Moscow Mule

  • Ice
  • 2 ounces vodka
  • 6 ounces ginger beer
  • ¼ ounce freshly squeezed lime juice
  • Lime slice to decorate the cup

Place ice in a lined copper mug and add vodka. Squeeze the lime over the ice, then pour in the ginger beer. Place a lime wedge on the edge of the container and serve.

Dark n Stormy

Somewhere along the line, someone must have run out of vodka, or maybe someone just didn’t like vodka. So, the Dark n Stormy was born.

  • 2 ounces dark rum
  • 6 ounces ginger beer
  • ¼ ounce freshly squeezed lime juice
  • Slice of lime

Place ice in a lined copper mug (I know, I know…it just won’t be quite the same as in an unlined copper mug, but after talking about how copper leaches into the liquid…), pour the rum over the ice, then add the lime and the ginger beer. Top with a wedge or slice of lime, and you are set for ghost stories that begin, “On a dark and stormy night…”

Whiskey Ginger Mule

  • Ice
  • 2 ounces bourbon whiskey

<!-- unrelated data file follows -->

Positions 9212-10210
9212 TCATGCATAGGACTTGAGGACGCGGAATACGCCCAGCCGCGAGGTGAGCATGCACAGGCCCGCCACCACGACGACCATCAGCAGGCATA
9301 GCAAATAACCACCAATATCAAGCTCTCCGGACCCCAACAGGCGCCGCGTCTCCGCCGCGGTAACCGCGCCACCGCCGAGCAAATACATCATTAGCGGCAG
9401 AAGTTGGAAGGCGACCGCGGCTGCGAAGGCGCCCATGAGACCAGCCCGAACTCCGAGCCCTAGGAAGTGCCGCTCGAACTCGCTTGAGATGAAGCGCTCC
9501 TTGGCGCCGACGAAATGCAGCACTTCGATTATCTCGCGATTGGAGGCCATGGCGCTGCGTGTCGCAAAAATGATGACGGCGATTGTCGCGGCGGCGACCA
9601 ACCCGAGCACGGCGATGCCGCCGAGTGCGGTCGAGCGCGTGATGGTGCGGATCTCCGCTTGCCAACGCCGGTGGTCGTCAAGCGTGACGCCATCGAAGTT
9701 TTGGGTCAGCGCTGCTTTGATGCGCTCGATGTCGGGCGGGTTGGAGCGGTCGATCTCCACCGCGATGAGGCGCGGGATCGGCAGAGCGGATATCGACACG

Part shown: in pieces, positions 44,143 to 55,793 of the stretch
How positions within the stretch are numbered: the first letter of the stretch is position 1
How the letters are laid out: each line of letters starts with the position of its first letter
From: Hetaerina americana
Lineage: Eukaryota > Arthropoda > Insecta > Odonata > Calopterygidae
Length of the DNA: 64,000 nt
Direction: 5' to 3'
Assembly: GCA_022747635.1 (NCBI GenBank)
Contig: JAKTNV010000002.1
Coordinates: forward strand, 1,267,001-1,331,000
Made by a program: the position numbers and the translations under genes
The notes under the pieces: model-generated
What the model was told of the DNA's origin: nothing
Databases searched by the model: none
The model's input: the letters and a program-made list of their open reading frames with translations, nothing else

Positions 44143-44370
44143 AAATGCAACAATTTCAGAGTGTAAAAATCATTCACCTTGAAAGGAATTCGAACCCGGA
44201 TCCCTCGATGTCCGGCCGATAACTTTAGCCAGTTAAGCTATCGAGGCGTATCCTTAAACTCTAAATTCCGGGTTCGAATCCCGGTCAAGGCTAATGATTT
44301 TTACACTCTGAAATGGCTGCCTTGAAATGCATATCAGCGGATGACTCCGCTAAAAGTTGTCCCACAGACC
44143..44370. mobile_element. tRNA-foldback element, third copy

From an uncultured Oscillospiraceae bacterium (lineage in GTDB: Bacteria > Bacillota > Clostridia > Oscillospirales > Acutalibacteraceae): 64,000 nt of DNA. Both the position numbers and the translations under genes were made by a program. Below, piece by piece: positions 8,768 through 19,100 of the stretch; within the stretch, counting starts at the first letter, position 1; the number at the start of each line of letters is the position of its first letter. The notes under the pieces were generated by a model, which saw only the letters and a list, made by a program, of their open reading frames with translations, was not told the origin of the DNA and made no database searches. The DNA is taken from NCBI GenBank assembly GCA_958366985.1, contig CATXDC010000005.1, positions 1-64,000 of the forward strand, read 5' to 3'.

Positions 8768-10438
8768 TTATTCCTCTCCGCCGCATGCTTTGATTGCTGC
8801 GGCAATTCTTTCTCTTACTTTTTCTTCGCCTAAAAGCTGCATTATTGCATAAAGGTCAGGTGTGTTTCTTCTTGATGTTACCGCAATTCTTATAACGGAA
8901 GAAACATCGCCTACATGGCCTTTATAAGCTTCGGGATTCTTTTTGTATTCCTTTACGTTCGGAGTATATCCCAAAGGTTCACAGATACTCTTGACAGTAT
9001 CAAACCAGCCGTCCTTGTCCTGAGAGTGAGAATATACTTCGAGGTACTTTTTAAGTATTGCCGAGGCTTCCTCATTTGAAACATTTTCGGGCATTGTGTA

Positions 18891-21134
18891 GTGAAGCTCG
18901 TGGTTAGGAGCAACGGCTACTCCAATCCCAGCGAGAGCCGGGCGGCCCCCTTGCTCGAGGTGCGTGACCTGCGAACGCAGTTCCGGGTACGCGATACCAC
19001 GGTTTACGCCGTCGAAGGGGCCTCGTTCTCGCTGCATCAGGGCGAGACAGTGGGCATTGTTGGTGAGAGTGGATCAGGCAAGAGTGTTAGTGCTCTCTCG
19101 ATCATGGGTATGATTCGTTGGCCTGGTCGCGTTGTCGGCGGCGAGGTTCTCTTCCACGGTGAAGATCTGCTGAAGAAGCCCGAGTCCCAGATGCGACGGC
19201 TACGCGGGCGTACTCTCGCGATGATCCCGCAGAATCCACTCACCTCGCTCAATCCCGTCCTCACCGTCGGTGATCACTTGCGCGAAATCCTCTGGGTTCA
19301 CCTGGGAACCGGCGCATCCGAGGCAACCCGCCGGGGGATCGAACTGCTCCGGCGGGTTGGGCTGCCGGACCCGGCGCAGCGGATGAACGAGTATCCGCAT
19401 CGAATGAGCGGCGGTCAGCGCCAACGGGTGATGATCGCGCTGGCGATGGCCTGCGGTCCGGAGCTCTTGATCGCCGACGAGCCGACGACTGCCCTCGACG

• 6 ounces ginger beer
  • Ginger syrup to taste
  • Top with grated nutmeg

Place ice in your lined copper mug, and pour the bourbon over it, follow that with the ginger beer, and drizzle in the ginger syrup. Top with grated nutmeg and enjoy.

Sweet Surrender

This is a coffee and chocolate mixture that your copper mug will keep chilled to perfection. Unlike the other drinks, this one begins in a shaker.

  • Ice
  • ½ sweetened condensed milk
  • 1 ½ ounces blackstrap rum
  • ½ ounce allspice dram
  • 1 ounce cold brewed coffee
  • 2 dashes Mexican chocolate bitters
  • Cinnamon stick

Combine all the ingredients except the cinnamon stick in a shaker and shake well. Put ice in your lined copper mug, pour the drink mixture over it, and add a cinnamon stick for a little extra flavor.